Can you count to 10, 20, or 30 in Italian? Below, Italian teacher Nadia B. shares some fun Italian games that will help students learn numbers…
Learning numbers in Italian is as simple as uno, due, tre. From referencing amounts to sharing phone numbers, learning the Italian numbers will serve you well.
Play the following Italian games with your instructor or friends to help you learn and memorize the numbers–and before you know it, you’ll be using numbers with ease!
An old favorite, bingo can be transformed into an Italian game. Print off a bingo sheet with numbers (there are a ton of websites where you can find blank bingo sheets), then designate someone to call out the numbers in Italian.
When someone completes an entire line, he or she yells “bingo” and then recites the numbers he or she has in Italian. If you don’t have chips to place on the sheet, try placing a clear sheet over the printout so you can simply erase the x’s on the sheet and start over.
2. Catch it!
In a circle (or between two people), start tossing a small ball back and forth. Every time a person catches the ball, he or she must say a number in Italian. The next person who catches the ball must say a numeral higher than the previous one.
You’ll start to learn more and more as the numbers ascend. Before you know it, you’ll be reciting the number 1,395 or milletrecentonovantacinque. To add extra challenge, you can also recite the numbers in threes, tens, or whatever sequence you wish.
3. Story Time
This Italian game is an imaginative way to practice using numbers in conversation. As a group, create a story by having each person contribute a sentence, one by one, building on the previous sentences. Every third person (or sentence) needs to have at least one number included in it. Here is an example of a story:
Mauro è un ragazzo che abita vicino ad un bosco. Un giorno, quando camminava nel bosco, ha visto un lupo. Il lupo gli ha detto, <<Dopo quattro giorni, vedrai un albero alto e accanto all’albero, due fiori. Questi fiori sono magici.>>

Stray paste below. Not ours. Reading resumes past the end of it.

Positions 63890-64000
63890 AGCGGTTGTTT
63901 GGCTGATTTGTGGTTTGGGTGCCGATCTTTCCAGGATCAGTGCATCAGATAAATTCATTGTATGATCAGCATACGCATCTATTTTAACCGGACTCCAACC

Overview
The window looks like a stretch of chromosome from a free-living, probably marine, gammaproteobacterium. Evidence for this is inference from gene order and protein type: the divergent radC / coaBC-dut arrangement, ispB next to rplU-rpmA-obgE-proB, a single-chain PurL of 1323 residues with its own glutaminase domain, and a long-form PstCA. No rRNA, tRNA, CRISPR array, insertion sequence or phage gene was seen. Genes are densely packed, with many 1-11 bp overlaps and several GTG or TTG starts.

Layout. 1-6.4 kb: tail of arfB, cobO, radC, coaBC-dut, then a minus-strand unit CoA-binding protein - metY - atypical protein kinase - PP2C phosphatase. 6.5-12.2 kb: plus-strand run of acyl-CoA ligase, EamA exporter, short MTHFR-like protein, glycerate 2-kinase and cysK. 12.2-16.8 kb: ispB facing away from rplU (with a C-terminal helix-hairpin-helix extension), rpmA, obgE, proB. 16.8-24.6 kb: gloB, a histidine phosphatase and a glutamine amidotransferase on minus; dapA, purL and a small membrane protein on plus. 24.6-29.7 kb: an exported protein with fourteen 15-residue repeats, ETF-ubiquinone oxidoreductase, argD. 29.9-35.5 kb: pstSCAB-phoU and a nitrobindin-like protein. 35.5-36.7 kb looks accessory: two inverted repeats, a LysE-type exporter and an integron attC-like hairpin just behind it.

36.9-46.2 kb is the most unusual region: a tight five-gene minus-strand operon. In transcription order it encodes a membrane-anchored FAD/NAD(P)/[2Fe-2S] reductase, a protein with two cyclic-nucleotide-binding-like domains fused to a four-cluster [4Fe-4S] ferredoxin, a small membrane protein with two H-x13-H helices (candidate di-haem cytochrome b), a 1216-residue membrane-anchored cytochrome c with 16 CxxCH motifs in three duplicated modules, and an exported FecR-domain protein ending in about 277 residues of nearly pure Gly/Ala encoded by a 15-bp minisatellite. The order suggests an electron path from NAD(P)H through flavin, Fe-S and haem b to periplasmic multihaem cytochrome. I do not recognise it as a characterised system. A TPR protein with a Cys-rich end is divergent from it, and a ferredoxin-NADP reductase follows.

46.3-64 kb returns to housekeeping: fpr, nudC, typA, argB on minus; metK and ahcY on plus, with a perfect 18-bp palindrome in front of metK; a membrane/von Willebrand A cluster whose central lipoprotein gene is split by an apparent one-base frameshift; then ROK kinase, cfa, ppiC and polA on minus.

[Mauro is a boy who lives near a forest. One day, when he was walking in the forest, he saw a wolf, and the wolf said to him, “After four days, you will see a tall tree and, next to the tree, two flowers. These flowers are magical.”]
4. Solve it
In a circle, have someone start by proposing a math question using multiplication, division, addition, or subtraction. For example, tre per tre (three times three), dieci diviso per due (ten divided by two), or cinque più tre (five plus three).
The next person in the circle has to answer the question, then using their answer create a new math problem. Keep the equations simple–or else you could end up with complex math to do! If someone gets a problem wrong or mispronounces a number in Italian, he or she steps outside the circle. The last person left wins!
5. Number patterns
First, have everyone stand in a straight line. Choose a number pattern to count ( for example, odd numbers, even numbers, multiples of five, etc.). The first person starts off by saying the first number of the sequence and then moves to the back of the line. The next person continues and so on until the number 100 is reached in each sequence.
This Italian game is good practice and can also add extra challenge if a quick pace is established. The movement of walking and standing also helps, since learning happens best when the whole body and brain are engaged!
These Italian games for learning numbers are playful and fun, so make sure to enjoy yourself. You’ll see the benefit of having the numbers on the tip of your tongue when you start to use what you’ve learned outside of your Italian lessons, since all sorts of daily activities involve numbers.